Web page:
MIC Annual Benefit Show Continues Despite Setbacks
March 18, 2019
On Saturday, March 9, the Music Industry Club (MIC) held their Annual Benefit Show in the German Club, and gave students a chance to support a good cause through music while providing members of MIC with real-world experience.
The benefit raised money for A Voice For The Innocent, a non-profit that helps sexual assault victims. Initially, MIC members wanted to raise money to improve practice rooms on campus, but sexual assault allegations against a member of the original headliner, Tiny Moving Parts, caused them to change their cause.
Sierra McGinn, president of MIC, said the club found the allegations “unacceptable and did not want to bring anything like that on to campus.”
MIC removed Tiny Moving Parts from the line-up. Instead, they moved the original opening bands, The Fairview, and Mandala, to co-headliners and added two new openers: Witch Culture, and The River and Ben T.
Witch Culture opened the show, followed by The River and Ben T, whose performance was interrupted by a member of the German Club, which was hosting an event downstairs.The member was trying to end the show early due to the noise. The River and Ben T said initially they did not know what was going on, but decided to blow it off with a joke and continue rapping.
“Shout out to Will Turner [who was running live sound], because that dude came up to me and said ‘Ok, two things’…I didn’t hear him after that, I was like, ‘Yeah I’m not gonna stop playing, I’m not gonna pause it,’ and then Will [Turner] grabbed him by the shoulder and said nah,” said Ben T.
The River and Ben T are both music and sound recording alumni, who have been putting out mixtapes together since 2015 and are on Soundcloud and Spotify.
“This is the first time that we’ve ever played a show at the German club, we’ve wanted to do it, we went here for so long,” said The River.
The headliners of the show, Mandala, followed by The Fairview, closed the night. Nolan McGovern, lead singer for The Fairview, gave a shout out to MIC for “acting so swiftly” in response to the sexual assault allegations against Tiny Moving Parts, and said that The Fairview was partnered with A Voice for the Innocent to bring light to sexual assault within the music industry.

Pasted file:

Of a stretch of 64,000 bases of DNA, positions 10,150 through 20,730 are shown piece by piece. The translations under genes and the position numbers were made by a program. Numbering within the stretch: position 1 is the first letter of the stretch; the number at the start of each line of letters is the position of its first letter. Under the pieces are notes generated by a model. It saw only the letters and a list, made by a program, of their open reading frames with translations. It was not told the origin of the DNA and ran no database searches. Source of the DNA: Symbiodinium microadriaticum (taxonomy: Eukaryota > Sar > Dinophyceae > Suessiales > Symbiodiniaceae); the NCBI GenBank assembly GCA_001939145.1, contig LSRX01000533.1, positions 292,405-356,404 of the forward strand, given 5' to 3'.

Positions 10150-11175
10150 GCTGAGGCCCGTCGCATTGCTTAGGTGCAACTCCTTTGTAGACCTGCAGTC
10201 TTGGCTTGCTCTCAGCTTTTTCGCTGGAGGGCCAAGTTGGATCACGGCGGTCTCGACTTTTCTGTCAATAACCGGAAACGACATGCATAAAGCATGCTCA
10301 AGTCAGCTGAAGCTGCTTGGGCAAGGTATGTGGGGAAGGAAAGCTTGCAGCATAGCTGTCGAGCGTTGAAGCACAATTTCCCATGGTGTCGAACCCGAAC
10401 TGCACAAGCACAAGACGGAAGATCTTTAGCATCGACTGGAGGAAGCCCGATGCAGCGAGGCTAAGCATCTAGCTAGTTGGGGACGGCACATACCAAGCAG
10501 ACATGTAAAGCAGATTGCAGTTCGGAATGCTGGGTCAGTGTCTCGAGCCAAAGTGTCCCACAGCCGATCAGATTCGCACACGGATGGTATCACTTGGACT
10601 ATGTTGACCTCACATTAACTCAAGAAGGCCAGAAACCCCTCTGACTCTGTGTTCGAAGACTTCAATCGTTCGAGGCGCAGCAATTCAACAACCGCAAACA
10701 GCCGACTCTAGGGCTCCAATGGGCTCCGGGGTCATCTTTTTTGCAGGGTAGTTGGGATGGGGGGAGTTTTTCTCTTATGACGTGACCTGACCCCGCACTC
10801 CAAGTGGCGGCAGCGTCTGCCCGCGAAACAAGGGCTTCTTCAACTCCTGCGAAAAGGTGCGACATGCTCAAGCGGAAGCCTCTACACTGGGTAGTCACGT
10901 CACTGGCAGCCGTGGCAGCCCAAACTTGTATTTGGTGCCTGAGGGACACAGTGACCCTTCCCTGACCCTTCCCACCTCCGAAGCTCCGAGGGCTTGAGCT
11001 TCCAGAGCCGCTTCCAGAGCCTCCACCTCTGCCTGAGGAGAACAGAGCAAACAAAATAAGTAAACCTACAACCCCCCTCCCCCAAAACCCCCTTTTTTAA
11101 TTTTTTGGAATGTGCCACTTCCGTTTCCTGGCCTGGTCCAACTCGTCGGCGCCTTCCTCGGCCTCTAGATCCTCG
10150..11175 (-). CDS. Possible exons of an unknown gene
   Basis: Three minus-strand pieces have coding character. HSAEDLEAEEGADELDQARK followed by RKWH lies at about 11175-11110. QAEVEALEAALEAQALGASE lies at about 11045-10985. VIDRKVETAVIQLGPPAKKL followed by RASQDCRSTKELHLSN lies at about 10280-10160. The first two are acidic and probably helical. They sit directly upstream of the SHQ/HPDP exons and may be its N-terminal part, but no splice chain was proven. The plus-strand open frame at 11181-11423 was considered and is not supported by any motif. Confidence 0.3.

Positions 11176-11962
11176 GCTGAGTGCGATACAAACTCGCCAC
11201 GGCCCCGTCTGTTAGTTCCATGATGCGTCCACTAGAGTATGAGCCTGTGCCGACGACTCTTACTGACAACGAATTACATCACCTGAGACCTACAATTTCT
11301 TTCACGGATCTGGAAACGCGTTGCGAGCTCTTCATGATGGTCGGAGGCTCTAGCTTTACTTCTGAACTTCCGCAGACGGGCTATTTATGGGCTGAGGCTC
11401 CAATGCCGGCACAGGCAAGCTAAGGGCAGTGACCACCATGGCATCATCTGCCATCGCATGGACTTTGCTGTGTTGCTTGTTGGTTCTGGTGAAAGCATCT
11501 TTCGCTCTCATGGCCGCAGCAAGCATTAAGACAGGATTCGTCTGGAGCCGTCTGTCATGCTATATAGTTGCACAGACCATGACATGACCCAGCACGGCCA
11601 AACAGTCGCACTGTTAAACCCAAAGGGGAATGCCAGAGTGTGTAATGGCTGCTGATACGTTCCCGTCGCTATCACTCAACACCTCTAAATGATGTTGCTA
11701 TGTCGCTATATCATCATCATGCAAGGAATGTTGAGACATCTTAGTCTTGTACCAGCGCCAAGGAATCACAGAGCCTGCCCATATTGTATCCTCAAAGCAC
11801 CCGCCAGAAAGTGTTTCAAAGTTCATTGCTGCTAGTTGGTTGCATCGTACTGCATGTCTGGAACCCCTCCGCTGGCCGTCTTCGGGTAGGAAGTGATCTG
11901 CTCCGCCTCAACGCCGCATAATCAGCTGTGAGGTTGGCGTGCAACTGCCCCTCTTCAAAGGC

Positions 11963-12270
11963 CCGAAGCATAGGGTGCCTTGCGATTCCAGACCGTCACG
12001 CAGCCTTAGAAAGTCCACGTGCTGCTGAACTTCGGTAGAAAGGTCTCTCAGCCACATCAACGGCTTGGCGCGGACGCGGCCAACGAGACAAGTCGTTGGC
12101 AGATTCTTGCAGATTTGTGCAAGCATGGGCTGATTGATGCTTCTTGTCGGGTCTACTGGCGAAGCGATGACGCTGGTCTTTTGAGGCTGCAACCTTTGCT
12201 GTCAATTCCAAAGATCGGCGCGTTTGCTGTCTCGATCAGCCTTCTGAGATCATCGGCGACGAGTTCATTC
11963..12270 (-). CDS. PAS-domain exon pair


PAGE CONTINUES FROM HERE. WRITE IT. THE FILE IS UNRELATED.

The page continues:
While the performances are what held the audience, much goes on behind the scenes. Chris DiCorpo, a senior music and sound recording major and the vice president and head of sound and lighting for MIC, said he enjoys the real-world experience.
“We have a lot of nice equipment here that’s really industry standard, state-of-the-art and, thanks to the university, for letting us buy that kind of stuff,” said DiCorpo.
MIC recently purchased a new lighting rig, which DiCorpo said will enhance the club’s ability to have more complex shows and have shows in the outdoor quad later into the night. They are also looking to co-sponsor other events that may have an interest in using the lights.
Aside from the professional experience with equipment, MIC members have also enjoyed interacting with local bands. Sam Angulo, junior music industry major and head of promotion for MIC, takes care of and assists band members.
“It’s really very exciting. I really can go into the industry with all of this experience that I’ve gained and so I don’t have to walk in blind,” said Angulo.
Dasia Person, a junior music and sound recording major, said she’s made some connections through meeting local bands that will help her with her future career.
“I think the really fun part was not just putting on the show but getting to see what I’ve done basically,” said Person. “It’s visually pleasing and you feel like a sense of like ‘Oh my god.’”